In addition to the division in its popular base, the weakness of the left in America has another dimension: the absence throughout its history of a powerful socialist political party. Various currents have tried to address this issue since the end of the 19th century. Some – like Werner Sombart, who wrote a book in 1906 “Why is there no Socialism in the United States?” – believed it was due to the exceptionalism of US society, which is clearly incorrect.
The more important question, one that particularly surfaces in the critical conditions pertaining today is: can one have a left alternative without an independent mass left party, one based on a class conflict and the clear class platform? To understand the question more clearly, one must note that, as the recent election made clear, the left alternative not only has to face up to the existing situation, but increasingly the rising power of the alternative quasi-fascist right.
In American society there is no longer any class fluidity (which in the past was considered its special characteristic). The rich get richer and an increasing section of society poorer by the day. More than any advanced capitalist country the US epitomises the “one percent and 99 percent” society, with class inequality greater than all the major capitalist states. The Gini Coefficient, which measures social inequality, is 45 in the US (the higher the number the most unequal) and 31 in the EU (Spain 36, UK over 32, Italy under 32, France 30, Germany 28, Norway under 27, and Sweden under 25) and 36 in Japan. In other words the US may be exceptional, but its exceptionalism is the inverse of what Alexis de Tocqueville had in mind. Americans no longer are “born free”, and the younger generation can no longer be put to bed with the lullaby of the American Dream. Today the absence of an independent mass left movement is felt more than ever in American politics.
Predictions: The Trump presidency is the beginning of a period of turmoil, both domestically and at the international level, making predictions particularly difficult. Therefore, instead of guesswork as to what Trump “might do” let us concentrate on what “he can do”. As I said in part 2, the direction Trump will move is fairly clear and calamitous. Some console themselves that the post of presidency itself will force Trump to modify many of his policies.
Undoubtedly no politician, especially in liberal democracies, can impose all their plans on the system. The key question, therefore, is to what extent achieving, wholly or partially, his promises can be catastrophic? As many progressive analysts have pointed out, the overall trajectory of Trump’s plans are so dangerous that even if he succeeds to seriously progress on a just few points, it will be disastrous. Putting aside the potentially calamitous environmental crisis let us look at some of the issues:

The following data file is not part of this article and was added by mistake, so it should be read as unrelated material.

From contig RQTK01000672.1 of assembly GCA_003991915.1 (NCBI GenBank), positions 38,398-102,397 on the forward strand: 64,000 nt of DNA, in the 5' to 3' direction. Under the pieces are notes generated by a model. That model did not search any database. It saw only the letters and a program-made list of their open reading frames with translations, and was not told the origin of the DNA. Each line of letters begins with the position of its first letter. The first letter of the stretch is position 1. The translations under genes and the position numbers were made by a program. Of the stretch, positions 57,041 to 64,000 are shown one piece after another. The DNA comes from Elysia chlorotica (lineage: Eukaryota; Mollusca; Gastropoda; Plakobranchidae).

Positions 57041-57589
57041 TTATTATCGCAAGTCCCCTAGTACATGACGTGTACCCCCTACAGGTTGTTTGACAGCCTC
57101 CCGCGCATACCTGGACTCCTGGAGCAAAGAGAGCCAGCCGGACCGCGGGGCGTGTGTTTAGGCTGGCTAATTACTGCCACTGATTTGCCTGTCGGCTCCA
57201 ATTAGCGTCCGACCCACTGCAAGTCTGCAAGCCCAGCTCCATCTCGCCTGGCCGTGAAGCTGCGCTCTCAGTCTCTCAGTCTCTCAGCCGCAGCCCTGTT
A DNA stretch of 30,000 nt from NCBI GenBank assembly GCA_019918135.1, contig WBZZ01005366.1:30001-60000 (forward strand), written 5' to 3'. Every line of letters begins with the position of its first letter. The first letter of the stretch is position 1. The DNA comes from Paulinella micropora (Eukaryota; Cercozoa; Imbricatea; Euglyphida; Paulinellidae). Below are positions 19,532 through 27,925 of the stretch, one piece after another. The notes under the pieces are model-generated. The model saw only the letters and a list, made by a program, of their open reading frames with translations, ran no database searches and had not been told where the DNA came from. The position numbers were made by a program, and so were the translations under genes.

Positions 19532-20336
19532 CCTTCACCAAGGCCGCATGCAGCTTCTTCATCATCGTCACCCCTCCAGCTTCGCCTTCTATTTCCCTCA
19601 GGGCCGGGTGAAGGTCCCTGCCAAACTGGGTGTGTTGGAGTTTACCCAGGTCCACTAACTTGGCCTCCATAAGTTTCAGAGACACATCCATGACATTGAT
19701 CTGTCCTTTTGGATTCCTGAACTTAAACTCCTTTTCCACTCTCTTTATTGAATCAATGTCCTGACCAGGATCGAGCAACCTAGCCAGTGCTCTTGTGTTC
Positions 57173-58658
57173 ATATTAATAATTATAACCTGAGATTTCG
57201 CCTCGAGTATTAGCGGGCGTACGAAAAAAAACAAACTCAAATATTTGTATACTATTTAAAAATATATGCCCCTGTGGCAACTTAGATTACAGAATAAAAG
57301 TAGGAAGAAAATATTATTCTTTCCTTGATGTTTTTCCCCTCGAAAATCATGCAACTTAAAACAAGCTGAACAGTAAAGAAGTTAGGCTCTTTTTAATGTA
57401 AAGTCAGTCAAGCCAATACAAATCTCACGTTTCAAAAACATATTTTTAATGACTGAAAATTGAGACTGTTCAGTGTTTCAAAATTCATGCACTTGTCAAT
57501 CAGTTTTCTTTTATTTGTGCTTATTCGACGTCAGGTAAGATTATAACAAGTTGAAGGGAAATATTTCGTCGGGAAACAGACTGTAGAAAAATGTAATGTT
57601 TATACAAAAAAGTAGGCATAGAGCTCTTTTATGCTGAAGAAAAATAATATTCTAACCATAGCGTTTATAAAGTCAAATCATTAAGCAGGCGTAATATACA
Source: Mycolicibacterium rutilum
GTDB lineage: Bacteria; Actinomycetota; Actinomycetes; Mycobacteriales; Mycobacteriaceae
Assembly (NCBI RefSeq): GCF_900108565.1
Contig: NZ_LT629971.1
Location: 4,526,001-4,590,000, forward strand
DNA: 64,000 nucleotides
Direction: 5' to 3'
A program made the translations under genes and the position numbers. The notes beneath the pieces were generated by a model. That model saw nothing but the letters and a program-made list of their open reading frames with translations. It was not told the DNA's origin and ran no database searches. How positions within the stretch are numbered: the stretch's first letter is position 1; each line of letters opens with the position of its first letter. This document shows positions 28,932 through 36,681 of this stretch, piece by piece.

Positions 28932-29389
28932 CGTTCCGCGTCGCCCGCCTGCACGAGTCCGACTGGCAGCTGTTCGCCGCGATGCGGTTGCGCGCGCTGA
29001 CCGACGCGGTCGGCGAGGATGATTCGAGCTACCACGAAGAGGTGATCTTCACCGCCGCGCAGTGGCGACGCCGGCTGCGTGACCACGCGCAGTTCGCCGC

Wars: Trump’s plans, no matter how limited, will inevitably provoke an international backlash and will probably result in widespread changes in the global order. The US is no ordinary government, but the hegemonic power and architect of the existing global order. Any important change in US global strategy can provoke huge storms in one corner or another. The sweeping crisis engulfing the Middle East in fire and blood are to a large extent the result of the younger Bush’s actions in the aftermath of 9/11 to change the “geography of the larger Middle East”. Patrick Cockburn [ix] was right in pointing out that the rise of Donald Trump and Isis are not unconnected. Moreover Trump’s nationalism will provoke varicoloured nationalisms across the world and may provoke local or proxy wars. Neither should we doubt that the policy of economic protectionalism will provoke counter-responses and may lead to destructive trade wars.
Spreading racism: Trump and his team are provoking a war against Muslims in the name of confronting terror. Statements and views by Michael Flynn (who recently resigned), KT McFarland, Michael Pompeo, Steve Bannon , and Jeff Sessions all of whom have important posts in the Trump administration, are spreading Islamophobia and anti-Muslim sentiment. These can provoke an explosive atmosphere not just internationally but also in the US with its large Muslim population. Across the world there are one and a half billions who call themselves Muslim in various degrees and measures, and are estimated to exceed Christians in the second half of the 21st Race hatred has its own momentum and once out there can spread like an infection and create the ominous polarity of “us” and “them”.